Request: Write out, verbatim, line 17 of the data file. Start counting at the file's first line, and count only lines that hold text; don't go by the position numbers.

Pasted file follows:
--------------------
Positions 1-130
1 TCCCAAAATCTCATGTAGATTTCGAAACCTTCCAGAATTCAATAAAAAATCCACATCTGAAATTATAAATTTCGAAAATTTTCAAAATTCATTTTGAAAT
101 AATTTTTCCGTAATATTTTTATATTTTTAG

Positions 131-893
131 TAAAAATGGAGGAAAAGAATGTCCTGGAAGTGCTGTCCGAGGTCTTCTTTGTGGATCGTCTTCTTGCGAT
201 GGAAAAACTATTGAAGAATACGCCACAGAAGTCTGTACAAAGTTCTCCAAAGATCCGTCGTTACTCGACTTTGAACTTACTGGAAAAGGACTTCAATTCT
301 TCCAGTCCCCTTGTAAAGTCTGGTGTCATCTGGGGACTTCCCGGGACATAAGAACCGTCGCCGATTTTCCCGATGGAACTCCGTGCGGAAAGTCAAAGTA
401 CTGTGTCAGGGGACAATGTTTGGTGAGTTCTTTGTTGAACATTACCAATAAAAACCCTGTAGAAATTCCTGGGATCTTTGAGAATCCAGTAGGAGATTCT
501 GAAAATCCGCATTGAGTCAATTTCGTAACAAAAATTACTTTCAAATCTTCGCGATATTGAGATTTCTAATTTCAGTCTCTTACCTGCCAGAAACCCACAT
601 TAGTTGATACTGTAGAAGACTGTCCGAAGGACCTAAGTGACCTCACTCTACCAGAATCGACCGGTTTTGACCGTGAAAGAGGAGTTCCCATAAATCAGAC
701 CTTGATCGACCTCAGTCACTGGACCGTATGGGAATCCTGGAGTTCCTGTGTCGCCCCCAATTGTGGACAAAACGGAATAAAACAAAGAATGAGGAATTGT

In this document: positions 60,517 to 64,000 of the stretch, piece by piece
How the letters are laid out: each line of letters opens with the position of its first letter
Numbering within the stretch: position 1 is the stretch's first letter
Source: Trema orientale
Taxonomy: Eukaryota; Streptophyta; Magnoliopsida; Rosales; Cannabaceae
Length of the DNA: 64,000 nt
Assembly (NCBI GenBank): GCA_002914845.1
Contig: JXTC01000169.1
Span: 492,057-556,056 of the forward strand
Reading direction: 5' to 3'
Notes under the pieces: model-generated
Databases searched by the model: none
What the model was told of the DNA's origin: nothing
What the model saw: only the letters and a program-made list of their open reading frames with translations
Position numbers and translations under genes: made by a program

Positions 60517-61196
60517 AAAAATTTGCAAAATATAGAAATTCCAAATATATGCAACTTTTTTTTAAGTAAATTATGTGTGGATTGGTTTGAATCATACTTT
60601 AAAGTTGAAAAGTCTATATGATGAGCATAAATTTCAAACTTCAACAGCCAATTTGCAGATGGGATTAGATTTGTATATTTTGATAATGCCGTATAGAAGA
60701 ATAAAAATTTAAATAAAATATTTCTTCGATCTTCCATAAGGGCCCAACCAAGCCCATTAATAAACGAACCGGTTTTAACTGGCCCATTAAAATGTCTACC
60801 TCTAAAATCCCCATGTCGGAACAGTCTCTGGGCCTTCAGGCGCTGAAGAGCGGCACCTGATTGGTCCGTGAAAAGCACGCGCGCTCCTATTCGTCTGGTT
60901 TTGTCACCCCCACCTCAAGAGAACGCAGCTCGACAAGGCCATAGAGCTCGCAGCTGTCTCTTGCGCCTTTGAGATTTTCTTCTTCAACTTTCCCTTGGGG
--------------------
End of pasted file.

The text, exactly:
Length of the DNA: 64,000 nt